Actually a form of proto-shoggoth, symbiotic shoggoths are the creations of experimentation. They are a hybridization of shoggoth protoplasmic matter and human tissue, originally designed to seek out cancer cells in a human body and destroy them. After countless failures, a variety of these specialized cells (named Recaptive-28) were created that did, in fact, remove all traces of cancer from a human body. What no one, not even the scientists who created this treatment understand, is that what most consider “side effects” are actually a new state of being.
We’d been chasing reports of a condor for over week when we saw it, soaring high above us on the thermals rising out of these canyons. It looked massive from here, and our photographer struggled to track it. We needed pictures to see if it was banded, part of a breeding program, or a wild born animal we hadn’t yet identified in our conservation efforts. Suddenly our photographer screamed and dropped his camera. He curled into a ball and started babbling about blinking eyes and slavering mouths. He said it wasn’t a condor. He said a lot of things, but we didn’t believe him then. I wish we had.
According to Tao Jiucheng in his Chuogenglu, in the lands of the Arabs there are men 70 or 80 years old who are willing to give their bodies to save others. Such a one takes no more food or drink, only bathing and eating a little honey, till after a month his excreta are nothing but honey; then death ensues. His compatriots place the body to macerate in a stone coffin full of honey, with an inscription giving the year and month of burial. After a hundred years the seals are removed and the confection so formed used for the treatment of wounds and fractures of the body and limbs—only a small amount taken internally is needed for cure. Although it is scarce in those parts the common people call it “mellified man” or, in their foreign speech, “mu-nai-i”. Thus Mr. [Tao], but I myself do not know whether the tale is true or not. In any case I append it for the consideration of the learned.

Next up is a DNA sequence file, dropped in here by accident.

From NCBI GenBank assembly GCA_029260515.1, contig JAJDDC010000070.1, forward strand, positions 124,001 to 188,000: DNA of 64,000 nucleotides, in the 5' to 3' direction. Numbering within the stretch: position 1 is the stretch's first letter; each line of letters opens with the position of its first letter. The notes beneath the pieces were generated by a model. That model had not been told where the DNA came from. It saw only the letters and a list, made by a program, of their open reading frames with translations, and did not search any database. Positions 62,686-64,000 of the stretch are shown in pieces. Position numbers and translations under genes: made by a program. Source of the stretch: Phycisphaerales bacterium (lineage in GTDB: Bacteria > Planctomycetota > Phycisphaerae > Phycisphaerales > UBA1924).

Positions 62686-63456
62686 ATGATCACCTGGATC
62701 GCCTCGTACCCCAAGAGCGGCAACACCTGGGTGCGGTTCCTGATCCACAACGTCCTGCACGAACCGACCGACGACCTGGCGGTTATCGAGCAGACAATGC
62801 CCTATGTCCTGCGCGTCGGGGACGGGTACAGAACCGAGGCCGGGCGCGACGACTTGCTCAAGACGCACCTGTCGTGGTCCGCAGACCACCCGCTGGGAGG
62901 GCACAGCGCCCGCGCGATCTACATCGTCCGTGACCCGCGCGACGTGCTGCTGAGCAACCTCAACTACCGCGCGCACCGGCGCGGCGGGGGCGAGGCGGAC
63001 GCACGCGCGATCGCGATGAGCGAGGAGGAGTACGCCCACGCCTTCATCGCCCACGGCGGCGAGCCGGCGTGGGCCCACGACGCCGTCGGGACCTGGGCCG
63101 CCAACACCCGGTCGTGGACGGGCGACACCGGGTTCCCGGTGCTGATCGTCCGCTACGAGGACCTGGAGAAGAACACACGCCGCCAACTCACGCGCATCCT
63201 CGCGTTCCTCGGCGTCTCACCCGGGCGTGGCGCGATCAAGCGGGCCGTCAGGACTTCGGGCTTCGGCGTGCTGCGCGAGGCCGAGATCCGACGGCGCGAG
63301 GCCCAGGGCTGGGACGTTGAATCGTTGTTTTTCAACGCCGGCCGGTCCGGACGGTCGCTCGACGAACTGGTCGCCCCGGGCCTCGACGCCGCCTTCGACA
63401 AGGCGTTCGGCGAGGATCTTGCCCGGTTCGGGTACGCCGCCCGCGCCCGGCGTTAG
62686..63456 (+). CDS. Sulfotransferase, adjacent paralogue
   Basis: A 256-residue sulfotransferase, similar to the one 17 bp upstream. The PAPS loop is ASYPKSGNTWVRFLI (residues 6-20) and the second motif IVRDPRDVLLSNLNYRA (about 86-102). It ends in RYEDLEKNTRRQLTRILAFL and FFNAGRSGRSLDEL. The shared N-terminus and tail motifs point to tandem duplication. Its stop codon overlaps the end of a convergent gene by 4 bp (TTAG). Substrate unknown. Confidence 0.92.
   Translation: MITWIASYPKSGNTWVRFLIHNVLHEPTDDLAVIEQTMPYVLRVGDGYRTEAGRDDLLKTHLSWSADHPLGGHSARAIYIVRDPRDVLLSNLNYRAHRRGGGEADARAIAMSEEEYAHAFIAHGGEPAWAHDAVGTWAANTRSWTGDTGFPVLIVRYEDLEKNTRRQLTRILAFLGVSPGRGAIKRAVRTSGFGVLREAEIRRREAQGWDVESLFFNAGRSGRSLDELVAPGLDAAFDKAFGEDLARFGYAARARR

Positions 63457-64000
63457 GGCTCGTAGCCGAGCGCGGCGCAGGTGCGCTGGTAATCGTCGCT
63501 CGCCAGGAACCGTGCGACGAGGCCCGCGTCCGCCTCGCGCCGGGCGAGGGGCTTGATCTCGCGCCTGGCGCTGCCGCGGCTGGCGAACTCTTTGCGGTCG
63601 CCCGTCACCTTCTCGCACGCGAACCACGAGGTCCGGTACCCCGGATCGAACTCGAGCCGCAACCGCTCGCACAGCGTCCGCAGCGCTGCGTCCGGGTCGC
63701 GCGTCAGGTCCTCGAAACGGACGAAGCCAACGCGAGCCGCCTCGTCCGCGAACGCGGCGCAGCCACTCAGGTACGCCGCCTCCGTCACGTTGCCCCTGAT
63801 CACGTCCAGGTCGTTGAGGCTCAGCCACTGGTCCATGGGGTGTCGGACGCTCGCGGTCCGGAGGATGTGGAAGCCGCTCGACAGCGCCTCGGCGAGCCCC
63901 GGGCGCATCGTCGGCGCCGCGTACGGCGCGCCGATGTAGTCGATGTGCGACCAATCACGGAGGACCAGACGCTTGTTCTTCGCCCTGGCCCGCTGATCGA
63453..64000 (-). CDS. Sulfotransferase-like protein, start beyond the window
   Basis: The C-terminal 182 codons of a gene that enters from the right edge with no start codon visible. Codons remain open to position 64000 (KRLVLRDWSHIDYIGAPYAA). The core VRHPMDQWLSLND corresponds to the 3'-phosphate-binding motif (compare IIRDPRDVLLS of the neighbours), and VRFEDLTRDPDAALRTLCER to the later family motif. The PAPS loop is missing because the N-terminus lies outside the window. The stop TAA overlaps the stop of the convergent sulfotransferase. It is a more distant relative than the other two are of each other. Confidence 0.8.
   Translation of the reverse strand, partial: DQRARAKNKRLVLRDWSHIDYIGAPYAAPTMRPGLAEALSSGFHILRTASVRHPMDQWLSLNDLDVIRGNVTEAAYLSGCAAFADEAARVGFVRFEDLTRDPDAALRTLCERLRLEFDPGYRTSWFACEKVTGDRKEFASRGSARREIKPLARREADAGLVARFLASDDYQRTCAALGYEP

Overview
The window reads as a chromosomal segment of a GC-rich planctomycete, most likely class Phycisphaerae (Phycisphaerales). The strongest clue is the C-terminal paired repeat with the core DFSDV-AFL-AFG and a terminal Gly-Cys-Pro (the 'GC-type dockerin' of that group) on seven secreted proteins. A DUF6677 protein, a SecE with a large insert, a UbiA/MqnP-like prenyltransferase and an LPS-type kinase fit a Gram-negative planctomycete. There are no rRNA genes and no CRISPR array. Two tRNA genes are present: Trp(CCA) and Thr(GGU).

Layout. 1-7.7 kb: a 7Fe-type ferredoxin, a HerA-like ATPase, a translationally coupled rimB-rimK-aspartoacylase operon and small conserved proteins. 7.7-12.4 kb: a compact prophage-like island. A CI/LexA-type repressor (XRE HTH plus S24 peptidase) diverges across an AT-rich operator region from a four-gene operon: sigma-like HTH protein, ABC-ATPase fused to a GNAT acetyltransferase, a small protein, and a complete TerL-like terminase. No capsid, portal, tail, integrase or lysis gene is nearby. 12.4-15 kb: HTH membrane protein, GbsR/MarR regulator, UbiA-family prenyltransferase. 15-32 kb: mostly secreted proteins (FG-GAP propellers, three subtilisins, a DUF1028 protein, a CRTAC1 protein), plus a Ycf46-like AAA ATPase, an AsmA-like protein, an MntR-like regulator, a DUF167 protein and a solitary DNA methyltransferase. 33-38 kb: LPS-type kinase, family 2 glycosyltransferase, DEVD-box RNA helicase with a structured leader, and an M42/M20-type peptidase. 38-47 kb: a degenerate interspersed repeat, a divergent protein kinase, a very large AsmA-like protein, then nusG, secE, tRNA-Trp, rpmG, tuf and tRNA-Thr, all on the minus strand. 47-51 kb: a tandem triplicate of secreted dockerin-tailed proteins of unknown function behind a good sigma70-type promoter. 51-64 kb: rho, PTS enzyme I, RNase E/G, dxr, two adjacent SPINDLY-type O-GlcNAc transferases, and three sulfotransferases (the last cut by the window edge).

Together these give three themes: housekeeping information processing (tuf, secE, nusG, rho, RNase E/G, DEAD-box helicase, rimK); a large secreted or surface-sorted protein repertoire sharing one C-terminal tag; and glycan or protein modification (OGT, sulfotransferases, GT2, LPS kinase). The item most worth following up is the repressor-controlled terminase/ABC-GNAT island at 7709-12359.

“Here, in this desert, there live amid the sand great ants, in size somewhat less than dogs, but bigger than foxes. The Persian king has a number of them, which have been caught by the hunters in the land whereof we are speaking. Those ants make their dwellings underground, and like the Greek ants, which they very much resemble in shape, throw up sand heaps as they burrow.”
Herodotus, The Third book of Histories
Despite their name these terrors of the desert are found in many places. They are said to be similar in form to the ants of Greece, aside from their size, which is reported to be larger than a fox but smaller than a dog. They are very territorial and attack any living thing approaching one of their mounds. As many as fifty of these creatures come swarming out of their mounds at the first sign of intrusion.